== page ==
Here's what you need to know about the newly appointed special counsel https://t.co/EtpzEY85k9— Quinnradio (@quinnradio) May 18, 2017
"Who is Robert Mueller?
He is the rare Washington figure who is revered by both Republicans and Democrats. He was a top U.S. attorney in San Francisco and Boston and was appointed in 2001 by President George W. Bush to serve a 10-year term as FBI director. He served 12 years because President Obama asked him to stay on and Congress approved.
“Bob Mueller is a nearly perfect choice for this job,” said Washington lawyer Walter Dellinger. “He is a straight-down-the-middle guy, and that’s exactly what you want in this circumstance.”
How will he conduct the investigation?
He will begin with the work already underway with the FBI investigators who have been looking into the activities of Michael Flynn, the retired general who joined the Trump campaign and was fired after serving briefly as the president’s national security advisor. But under the appointment order, Mueller would have the authority to investigate widely, including the White House.
What are the pros and cons of using a special counsel?
The advantages are that the American people can be confident that the investigation is being run independently of the Trump administration. Political appointees will not be in a position to tell the special counsel to steer clear of certain matters and certain people.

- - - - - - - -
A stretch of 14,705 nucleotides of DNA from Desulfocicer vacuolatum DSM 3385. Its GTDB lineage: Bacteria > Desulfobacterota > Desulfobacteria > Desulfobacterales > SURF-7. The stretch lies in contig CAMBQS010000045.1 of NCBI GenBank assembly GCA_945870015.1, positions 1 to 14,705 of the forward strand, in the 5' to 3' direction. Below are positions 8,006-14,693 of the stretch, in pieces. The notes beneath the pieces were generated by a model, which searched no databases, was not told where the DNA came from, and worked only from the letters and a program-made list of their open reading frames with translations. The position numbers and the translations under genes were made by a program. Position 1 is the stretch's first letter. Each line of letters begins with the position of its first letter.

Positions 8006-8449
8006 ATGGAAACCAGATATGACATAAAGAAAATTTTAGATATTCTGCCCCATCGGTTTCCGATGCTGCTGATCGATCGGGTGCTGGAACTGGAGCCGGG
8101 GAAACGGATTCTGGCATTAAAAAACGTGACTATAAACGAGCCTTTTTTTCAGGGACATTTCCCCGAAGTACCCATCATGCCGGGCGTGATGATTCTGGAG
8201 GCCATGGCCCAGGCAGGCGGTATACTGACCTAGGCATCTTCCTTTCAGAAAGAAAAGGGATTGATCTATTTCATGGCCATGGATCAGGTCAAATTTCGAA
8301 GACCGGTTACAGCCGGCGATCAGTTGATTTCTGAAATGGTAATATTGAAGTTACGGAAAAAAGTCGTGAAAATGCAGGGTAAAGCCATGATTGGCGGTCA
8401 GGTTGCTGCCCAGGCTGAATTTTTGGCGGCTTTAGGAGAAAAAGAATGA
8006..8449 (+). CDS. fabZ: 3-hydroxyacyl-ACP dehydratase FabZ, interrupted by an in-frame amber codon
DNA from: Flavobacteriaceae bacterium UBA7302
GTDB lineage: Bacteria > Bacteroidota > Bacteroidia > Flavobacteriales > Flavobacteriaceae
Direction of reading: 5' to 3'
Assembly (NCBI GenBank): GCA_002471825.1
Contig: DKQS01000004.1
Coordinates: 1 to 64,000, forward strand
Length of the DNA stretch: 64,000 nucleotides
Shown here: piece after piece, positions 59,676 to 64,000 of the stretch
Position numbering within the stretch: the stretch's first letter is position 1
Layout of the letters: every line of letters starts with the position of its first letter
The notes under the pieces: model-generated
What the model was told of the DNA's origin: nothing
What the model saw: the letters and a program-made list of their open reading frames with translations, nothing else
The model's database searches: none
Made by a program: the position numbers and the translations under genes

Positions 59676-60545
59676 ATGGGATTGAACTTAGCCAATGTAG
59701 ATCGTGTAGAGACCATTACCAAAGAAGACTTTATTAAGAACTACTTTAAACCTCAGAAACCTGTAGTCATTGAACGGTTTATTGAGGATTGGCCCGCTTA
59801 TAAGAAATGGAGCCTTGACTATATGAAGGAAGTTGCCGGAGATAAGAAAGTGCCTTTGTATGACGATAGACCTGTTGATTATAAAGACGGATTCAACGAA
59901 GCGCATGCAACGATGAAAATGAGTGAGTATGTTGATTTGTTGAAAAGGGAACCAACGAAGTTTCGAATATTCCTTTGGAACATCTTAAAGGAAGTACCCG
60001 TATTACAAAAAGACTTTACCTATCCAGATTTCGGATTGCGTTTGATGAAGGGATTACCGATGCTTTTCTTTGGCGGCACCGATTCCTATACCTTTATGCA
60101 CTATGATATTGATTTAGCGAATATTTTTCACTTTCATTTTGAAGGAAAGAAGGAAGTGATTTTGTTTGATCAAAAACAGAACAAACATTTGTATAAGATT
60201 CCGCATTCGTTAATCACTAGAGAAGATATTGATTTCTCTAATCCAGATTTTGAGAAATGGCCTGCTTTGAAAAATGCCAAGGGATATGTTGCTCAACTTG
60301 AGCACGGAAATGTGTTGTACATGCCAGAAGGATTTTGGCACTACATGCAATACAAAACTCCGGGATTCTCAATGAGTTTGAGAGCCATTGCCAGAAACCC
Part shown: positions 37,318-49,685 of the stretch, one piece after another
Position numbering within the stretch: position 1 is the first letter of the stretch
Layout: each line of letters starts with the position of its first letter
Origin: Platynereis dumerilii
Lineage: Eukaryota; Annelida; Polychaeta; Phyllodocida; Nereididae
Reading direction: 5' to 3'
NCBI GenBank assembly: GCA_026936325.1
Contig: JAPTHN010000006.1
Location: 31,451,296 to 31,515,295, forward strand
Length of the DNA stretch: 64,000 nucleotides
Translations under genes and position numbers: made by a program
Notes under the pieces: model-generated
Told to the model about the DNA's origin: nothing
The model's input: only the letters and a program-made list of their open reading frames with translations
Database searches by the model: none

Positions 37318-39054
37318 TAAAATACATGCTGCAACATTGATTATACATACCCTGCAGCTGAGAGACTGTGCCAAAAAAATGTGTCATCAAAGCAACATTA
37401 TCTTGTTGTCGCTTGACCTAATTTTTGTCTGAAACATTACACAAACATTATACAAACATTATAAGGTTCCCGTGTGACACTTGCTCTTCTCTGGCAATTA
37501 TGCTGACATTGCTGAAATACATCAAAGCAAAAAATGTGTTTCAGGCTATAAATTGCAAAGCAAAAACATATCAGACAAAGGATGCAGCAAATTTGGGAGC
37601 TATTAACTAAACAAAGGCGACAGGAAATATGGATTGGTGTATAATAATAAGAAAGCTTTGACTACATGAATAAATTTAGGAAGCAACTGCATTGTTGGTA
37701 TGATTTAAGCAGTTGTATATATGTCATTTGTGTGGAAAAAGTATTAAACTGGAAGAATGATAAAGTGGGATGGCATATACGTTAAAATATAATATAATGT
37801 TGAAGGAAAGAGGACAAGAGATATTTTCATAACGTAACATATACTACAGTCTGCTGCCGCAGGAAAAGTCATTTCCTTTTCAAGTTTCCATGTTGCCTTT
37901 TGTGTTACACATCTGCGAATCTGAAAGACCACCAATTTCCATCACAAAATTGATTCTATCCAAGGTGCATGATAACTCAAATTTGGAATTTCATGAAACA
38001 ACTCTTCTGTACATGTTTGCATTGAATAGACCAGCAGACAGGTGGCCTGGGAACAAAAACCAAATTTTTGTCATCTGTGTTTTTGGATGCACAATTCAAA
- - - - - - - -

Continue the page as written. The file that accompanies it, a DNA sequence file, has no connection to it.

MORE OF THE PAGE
One disadvantage from the public’s viewpoint is that the investigation is likely to go behind closed doors, perhaps for months or even years. Federal prosecutors want to gather evidence and, when warranted, bring it before a grand jury that meets in secret. While special counsels can decide whether criminal charges should be brought against a particular person, it is not clear that the use of a special counsel investigation is the best way to examine potential political wrongdoing.
Will his inquiry conflict with the congressional investigations?
That is not clear, but there may be a conflict. In the Iran-Contra affair in the late 1980s, congressional committees wanted to examine the Reagan White House and its secret arrangements with Iranian arms dealers and Contra rebels in Central America. At the same time, Lawrence Walsh, the appointed independent counsel, was building criminal cases against several White House aides, including Col. Oliver North.
While Congress wanted to hear public testimony from North, the independent counsel feared that forcing North to testify under immunity would ruin his case. His fears proved to be right, when convictions against North and others were thrown out.
What if Mueller finds evidence of criminal wrongdoing?
He can seek an indictment before the grand jury and prosecute the case in federal court. But it is not clear he could bring a criminal charge against the president himself. The Justice Department has taken the position in the past that if the president is involved in criminal wrongdoing, the evidence should be presented to the House of Representatives as grounds for impeachment.
Can he be fired?
Yes. He will serve under the authority of Rosenstein, the acting attorney general, who could decide to discharge him for some specific wrongdoing. Ultimately, the president as the chief executive could in theory order the firing of the special prosecutor. But as in Nixon’s experience, the political cost to the president would be enormous, and would probably end in his removal from office."